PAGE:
Data has shown that, across the country, black Americans are more likely to be killed by police than whites. But the problem is worse in the most segregated states, according to a recent study showing that racial disparities in fatal police shootings are linked to histories of structural violence.
Police killings, more than just the consequence of a few bad-apple officers that can be rooted out of the system, instead can be traced back to the discriminatory housing and economic policies of the mid-20th century, the study’s senior author, Michael Siegel, told The Intercept.
To conduct their analysis, Siegel and his colleagues at Boston University’s School of Public Health compared two numbers for each state: the black-white ratio in the rate of fatal police shootings from 2013 to mid-2017, and something the authors termed a “racism index.”
For the former statistic, they pulled data from the Mapping Police Violence project database, one of the most comprehensive aggregations of police-involved deaths in recent years. (Other studies have found that government-collected data on homicides, like those of the FBI and the Centers for Disease Control, severely underestimate the actual number of fatalities from police shootings.) To measure structural racism, the researchers used different government sources, such as the U.S. Census Bureau and the Bureau of Justice Statistics, to create an index for each state based off factors like residential segregation, as well as gaps in incarceration rates, educational attainment, economic class, and employment status between black and white people.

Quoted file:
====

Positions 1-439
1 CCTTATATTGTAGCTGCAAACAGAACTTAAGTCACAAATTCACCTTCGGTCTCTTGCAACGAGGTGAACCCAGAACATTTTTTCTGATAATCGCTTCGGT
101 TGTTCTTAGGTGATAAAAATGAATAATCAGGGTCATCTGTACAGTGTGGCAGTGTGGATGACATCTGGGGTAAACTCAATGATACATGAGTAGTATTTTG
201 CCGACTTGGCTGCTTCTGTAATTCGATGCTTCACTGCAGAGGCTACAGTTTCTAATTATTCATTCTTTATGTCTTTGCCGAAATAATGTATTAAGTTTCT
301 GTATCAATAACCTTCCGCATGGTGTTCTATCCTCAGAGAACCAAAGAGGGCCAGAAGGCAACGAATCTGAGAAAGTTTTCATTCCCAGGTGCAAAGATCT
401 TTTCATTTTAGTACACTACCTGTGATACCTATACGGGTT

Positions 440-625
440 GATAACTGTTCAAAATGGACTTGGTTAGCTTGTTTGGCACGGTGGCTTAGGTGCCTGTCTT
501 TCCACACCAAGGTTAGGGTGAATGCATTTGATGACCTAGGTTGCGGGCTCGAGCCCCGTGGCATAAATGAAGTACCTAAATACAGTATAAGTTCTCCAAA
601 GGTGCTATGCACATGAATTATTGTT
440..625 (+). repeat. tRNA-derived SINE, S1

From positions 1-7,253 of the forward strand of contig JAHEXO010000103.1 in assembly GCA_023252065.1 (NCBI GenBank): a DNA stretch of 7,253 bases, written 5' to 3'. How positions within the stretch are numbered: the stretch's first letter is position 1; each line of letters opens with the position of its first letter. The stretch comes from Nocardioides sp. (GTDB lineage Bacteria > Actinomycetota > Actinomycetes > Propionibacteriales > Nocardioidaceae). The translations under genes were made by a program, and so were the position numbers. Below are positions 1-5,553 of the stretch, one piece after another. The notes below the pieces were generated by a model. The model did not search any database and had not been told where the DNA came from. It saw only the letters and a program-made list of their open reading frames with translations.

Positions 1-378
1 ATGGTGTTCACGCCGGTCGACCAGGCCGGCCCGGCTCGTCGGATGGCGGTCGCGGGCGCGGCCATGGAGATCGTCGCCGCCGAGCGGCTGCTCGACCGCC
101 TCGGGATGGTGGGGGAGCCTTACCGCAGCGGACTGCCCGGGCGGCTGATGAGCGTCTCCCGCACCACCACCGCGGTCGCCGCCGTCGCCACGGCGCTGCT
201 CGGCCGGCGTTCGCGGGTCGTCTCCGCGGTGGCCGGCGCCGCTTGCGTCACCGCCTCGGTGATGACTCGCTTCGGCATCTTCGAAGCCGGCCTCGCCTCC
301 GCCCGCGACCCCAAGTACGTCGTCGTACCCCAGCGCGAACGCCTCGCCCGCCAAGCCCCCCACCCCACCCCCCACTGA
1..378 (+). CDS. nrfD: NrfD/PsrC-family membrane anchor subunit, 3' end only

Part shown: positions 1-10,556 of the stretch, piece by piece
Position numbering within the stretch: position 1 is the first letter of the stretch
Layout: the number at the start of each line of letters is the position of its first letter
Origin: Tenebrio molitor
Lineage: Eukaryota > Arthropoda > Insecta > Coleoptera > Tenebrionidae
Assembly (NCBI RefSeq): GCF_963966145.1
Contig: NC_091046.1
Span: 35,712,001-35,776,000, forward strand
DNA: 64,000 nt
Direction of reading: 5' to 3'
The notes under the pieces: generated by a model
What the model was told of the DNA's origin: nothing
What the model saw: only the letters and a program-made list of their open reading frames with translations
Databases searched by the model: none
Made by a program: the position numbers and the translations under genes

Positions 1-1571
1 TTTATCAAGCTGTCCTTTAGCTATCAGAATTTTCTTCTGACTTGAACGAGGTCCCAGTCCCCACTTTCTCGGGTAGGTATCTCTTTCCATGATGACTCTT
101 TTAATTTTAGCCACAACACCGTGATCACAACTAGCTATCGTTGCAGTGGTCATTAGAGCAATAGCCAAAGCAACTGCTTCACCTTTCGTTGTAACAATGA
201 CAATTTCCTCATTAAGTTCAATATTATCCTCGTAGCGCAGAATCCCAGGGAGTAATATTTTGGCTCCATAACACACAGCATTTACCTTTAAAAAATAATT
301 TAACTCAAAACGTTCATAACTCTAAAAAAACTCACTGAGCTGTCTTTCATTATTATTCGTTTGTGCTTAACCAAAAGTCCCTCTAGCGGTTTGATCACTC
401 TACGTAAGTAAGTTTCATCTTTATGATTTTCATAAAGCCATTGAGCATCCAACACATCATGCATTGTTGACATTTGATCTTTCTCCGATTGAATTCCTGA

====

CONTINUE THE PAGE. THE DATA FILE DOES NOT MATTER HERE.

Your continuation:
Of all the symptoms of structural racism, the factor that had the strongest relationship with police shooting disparities was residential segregation, followed by economic inequality.
Overall, for every 10-point jump in a state’s racism index, researchers found a 24 percent increase in the black-white ratio of fatal police shootings of unarmed victims. Starker still is the isolated effect of housing segregation: For a similar 10-point jump in a state’s segregation index, there was a 67 percent increase in the ratio of police shooting deaths. In other words, living in a highly segregated state severely increases the chance that an unarmed black civilian will die in an officer-involved shooting.
This means that even attempts to reform police departments through programs like implicit bias training and police body cameras are inadequate, says Siegel. “These are solutions that try to intervene right at the last possible moment,” right before or during the moment an officer pulls the trigger, he said. In reality, the foundation for racialized police violence was laid by political and economic institutions created many decades ago, through mechanisms like Jim Crow-era redlining and so-called sundown town policies. “It’s not just about how individuals interact,” says Siegel, “but how society is structured.”